A former pool attendant, now guarding the totally abandoned hotel, insisted the place is still up and running. Indeed, the hotel has not fallen into disrepair. Its grounds are clean and tables and chairs are laid out neatly on the expanse of patio. The only thing missing is the people. “We have no guests at the moment,” he said, “all of the staff are on an unpaid holiday… God willing, things will pick up soon.”
At the other, equally dilapidated, extreme end of Dahab’s seafront, a business owner from Holland, whose hotel is something of a laid-back hipster hang out, puts his current lack of business down to the over-reaction of international governments to recent events in Egypt. “Unfortunately some countries decided to cancel all the flights therefore I was out of business…I only had some local people from Cairo and Alex who wanted to escape the violence there,” he said.
Although he is not in direct competition with the big chain resorts built slightly outside of the town, he still blamed them for some of the area’s problems. “The high season months have been horrible,” he explained. “These discounters which rent out ten days all-inclusive including flight… they stuff those people in the resorts and the resorts survive… but the local people…do not make a dime.” Large resorts, he complained, cause tourists to spend all week by the pool, never venturing out to support local restaurants and shops.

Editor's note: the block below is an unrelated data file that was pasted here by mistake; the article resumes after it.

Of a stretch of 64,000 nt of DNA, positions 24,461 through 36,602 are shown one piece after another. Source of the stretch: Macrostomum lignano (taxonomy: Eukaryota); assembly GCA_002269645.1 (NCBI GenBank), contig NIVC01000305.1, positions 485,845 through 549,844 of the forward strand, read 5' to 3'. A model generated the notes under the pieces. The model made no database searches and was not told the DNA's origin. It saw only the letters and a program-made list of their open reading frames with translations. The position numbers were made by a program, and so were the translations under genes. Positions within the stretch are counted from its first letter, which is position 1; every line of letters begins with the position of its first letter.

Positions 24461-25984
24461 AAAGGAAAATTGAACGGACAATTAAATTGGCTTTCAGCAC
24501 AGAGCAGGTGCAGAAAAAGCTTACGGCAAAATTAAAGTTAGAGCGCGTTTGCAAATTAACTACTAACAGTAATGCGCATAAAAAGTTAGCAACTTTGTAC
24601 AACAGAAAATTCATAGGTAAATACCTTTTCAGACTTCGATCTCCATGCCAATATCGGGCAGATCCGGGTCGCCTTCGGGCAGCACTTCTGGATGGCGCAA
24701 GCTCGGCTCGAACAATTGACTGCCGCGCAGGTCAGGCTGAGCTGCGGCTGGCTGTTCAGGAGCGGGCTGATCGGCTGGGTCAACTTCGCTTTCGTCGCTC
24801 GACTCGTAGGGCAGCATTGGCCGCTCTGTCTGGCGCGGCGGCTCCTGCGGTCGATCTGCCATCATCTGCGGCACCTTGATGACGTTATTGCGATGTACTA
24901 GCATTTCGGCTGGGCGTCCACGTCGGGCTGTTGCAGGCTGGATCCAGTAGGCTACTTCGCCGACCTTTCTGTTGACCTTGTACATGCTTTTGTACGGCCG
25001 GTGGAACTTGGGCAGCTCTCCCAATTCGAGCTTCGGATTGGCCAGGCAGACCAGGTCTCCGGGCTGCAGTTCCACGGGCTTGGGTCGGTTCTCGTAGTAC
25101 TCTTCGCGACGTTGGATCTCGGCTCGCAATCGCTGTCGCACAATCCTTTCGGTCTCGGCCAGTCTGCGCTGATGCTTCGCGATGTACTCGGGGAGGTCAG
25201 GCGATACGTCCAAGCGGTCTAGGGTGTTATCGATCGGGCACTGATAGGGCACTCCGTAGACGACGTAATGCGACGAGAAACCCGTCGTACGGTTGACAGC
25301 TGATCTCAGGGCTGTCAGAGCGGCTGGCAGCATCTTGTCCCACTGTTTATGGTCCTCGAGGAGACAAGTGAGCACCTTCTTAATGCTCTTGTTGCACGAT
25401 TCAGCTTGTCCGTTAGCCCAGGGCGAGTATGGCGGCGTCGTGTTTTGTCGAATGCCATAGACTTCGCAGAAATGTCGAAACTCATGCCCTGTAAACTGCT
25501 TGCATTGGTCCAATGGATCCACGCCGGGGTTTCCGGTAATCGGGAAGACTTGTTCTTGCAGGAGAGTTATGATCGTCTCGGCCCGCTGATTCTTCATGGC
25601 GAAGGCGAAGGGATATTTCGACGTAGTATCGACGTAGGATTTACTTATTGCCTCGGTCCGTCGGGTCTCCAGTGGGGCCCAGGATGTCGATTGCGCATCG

Nonetheless, the large resorts are not immune to the same problems suffered by smaller businesses. The Iberotel Dahabeya, a four star resort offering all-inclusive holidays, located to the south of the town, is running at 35% capacity as opposed to the 55% which is normal for this time of year. Their reservations manager is not worried by this, again relying on the hotel’s repeat guests to keep the business running. “We have had some cancellations,” he said, “but if people go on Trip Advisor and see the reviews they will know the hotel is good.”
However, nearby at the Swiss Inn Hotel, reservations manager Medhet Mohamed is not so optimistic. The hotel is currently at 20% capacity, as opposed to the 85% which is the norm for this time of year. The cause of this, he claimed, is that warnings were sent out to the travel agencies they worked with, mostly based in Germany and Russia, when Egypt’s most recent upheaval took place. This meant that the travel agencies were unable to make bookings, both for the hotel and for flights to Egypt, and the hotel as suffered as a result.
Mohamed is unclear as to who precisely sent these warnings, but the hotel has attempted to counter these negative perceptions by offering tour operators a 10% discount on the contract rate, and honeymoon packages and upgrades for the customers.